Alaska’s Forest Fires 2015

Alaska Forest FireForest fires have not been in the news much this summer in the US, at least not in the lower 48.  It’s still early in the year, and it’s been a very wet Spring for a lot of the country, but it doesn’t take long for things to dry out and become tinder.

The exception is Alaska. They’ve had a dry spring and their forest lands were poised to ignite as summer arrived.  With news channels focused on the debris towed away by the catastrophes of tornadoes in the middle of the country, we at Fire-Systems have taken great notice of the massive loss resulting from forest fires reigning in Alaska.

Alaska is burning like never before.  With over a million acres burned to date, there is no sign of that number stabilizing anytime soon.  Yes, each year brings a number of forest fires to this great wooded state, but these numbers are growing daily.  To put the current wild land fires in perspective, there were 61 new fires logged on Monday alone.  That’s just in one day.  That number adds to the year’s total of 504 fires with over 300 currently burning.  Sadly, we aren’t even close to the end of fire season yet.

Because Alaska is such a vast wilderness many of the fires are not near populated areas.  In fact some are so remote that firefighters are not sent in as a measure of control.  They are monitored, but not actively fought.  In other areas there are 2,700 boots on the ground and in the air attempting to manage and squelch the areas of greatest concern.  Some fires have at least 100 active smoke jumpers holding the destruction at bay.

Nature has a way of replenishing itself through forest fires, and people respectfully heed her process. Fires serve a purpose.  When lightening strikes, causing an area to ignite the activity and aftermath of the burn leaves the forest renewed.  The burned vegetation puts minerals back into the soil.  This nourishes young growth and provides food for the indigenous animal population.  When the conditions threaten the overall eco-balance of an area with large concentrations or particular locations that make them a threat to people, then human intervention is necessary.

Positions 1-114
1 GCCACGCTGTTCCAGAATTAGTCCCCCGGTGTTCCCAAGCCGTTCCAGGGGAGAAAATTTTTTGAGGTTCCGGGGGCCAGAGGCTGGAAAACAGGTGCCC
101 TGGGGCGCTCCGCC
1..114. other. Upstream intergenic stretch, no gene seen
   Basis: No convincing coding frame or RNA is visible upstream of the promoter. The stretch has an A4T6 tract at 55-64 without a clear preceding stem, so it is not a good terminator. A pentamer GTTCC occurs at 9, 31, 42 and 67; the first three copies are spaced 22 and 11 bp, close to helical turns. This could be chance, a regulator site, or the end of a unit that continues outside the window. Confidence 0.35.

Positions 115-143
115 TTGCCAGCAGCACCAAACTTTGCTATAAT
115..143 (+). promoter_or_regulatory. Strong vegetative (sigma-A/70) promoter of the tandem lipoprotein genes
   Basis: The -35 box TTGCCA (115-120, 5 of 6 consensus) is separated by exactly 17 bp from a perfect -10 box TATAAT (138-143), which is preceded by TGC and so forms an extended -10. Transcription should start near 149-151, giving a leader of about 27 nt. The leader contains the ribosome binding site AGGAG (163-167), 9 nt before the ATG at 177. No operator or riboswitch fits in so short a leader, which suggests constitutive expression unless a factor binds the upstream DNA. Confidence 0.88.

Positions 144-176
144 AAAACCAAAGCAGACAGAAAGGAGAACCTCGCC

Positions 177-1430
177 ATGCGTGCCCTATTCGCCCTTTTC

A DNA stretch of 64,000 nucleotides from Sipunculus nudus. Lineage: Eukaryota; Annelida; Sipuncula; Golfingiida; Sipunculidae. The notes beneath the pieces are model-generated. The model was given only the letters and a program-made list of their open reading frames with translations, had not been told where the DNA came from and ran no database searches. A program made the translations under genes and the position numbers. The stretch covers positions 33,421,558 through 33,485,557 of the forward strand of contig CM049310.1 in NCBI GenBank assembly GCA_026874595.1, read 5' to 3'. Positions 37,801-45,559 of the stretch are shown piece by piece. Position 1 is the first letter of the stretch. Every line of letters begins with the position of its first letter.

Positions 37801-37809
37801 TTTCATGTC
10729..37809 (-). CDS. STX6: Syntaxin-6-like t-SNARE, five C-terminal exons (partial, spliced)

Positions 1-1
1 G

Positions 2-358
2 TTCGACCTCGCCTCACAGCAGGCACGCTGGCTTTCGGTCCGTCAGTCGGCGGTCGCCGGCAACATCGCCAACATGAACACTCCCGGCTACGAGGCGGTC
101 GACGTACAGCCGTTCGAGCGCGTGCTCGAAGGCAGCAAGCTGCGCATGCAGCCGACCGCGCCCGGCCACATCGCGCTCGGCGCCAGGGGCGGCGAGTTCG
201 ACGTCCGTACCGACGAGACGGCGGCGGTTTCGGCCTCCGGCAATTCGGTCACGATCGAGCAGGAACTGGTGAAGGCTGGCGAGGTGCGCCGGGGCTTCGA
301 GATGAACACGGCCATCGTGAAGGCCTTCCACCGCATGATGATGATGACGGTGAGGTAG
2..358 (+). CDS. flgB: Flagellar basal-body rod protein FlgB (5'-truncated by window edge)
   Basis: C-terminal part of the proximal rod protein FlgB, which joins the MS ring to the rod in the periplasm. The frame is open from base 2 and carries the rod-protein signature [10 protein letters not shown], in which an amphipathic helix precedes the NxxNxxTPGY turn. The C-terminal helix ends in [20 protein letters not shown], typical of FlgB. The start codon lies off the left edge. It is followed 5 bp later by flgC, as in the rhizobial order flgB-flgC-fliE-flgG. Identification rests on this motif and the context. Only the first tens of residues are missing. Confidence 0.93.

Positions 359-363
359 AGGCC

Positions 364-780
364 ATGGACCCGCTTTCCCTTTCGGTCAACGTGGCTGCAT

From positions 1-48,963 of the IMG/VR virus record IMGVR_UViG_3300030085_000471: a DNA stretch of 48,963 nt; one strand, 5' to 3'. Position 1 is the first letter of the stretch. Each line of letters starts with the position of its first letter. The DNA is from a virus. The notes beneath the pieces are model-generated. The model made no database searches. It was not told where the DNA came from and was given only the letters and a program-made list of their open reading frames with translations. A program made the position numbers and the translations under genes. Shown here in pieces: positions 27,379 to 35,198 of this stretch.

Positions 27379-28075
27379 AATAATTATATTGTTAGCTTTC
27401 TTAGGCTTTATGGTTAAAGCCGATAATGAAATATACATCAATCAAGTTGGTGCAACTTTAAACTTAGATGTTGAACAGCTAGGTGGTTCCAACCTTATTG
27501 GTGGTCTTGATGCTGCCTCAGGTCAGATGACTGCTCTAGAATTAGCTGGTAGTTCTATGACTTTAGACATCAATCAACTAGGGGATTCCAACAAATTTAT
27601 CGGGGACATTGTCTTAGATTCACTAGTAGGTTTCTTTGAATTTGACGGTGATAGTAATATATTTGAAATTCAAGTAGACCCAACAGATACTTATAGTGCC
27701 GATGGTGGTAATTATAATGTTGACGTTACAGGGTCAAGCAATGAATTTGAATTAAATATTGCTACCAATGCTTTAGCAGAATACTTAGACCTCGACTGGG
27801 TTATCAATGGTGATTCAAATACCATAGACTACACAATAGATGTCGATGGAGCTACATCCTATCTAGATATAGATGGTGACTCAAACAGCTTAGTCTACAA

With the amount of burn taking place climatologist are also concerned about the impact this could have on global warming.  While global warming is rising at a metered pace the amount of additional emissions from possibly millions of acres of scorching land could add significantly to increase the rate.

Residents complain about the smoke filled air being a constant irritant and keep doors and windows closed.  There is an ever present smog prevailing over Fairbanks and its become a fact of life when spending summer in the great Alaskan outdoors.  The smoke is spreading through Canada adding to their own season of breakouts.  Riding the upper wind levels, smoke particles are reaching down into the central parts of the US. 

If you notice an orange appearance around the moon, likely that is smoke drifting down from Canada and Alaska. The smoke is being carried as far south as Arkansas.  An interesting side note: The increased levels of smoke can actually escalate the number of tornadoes in Nebraska, Kansas, Iowa and other tornado prone areas due to lowering the cloud base along with increasing the wind shear.  Combined, these two conditions boosts the likelihood of more frequent and stronger tornadoes.

What can be done is being done.  The tax payer pays for the firefighters putting their lives at risk everyday, and no matter which State we reside showing appreciation for them and their fire-systems is always welcome.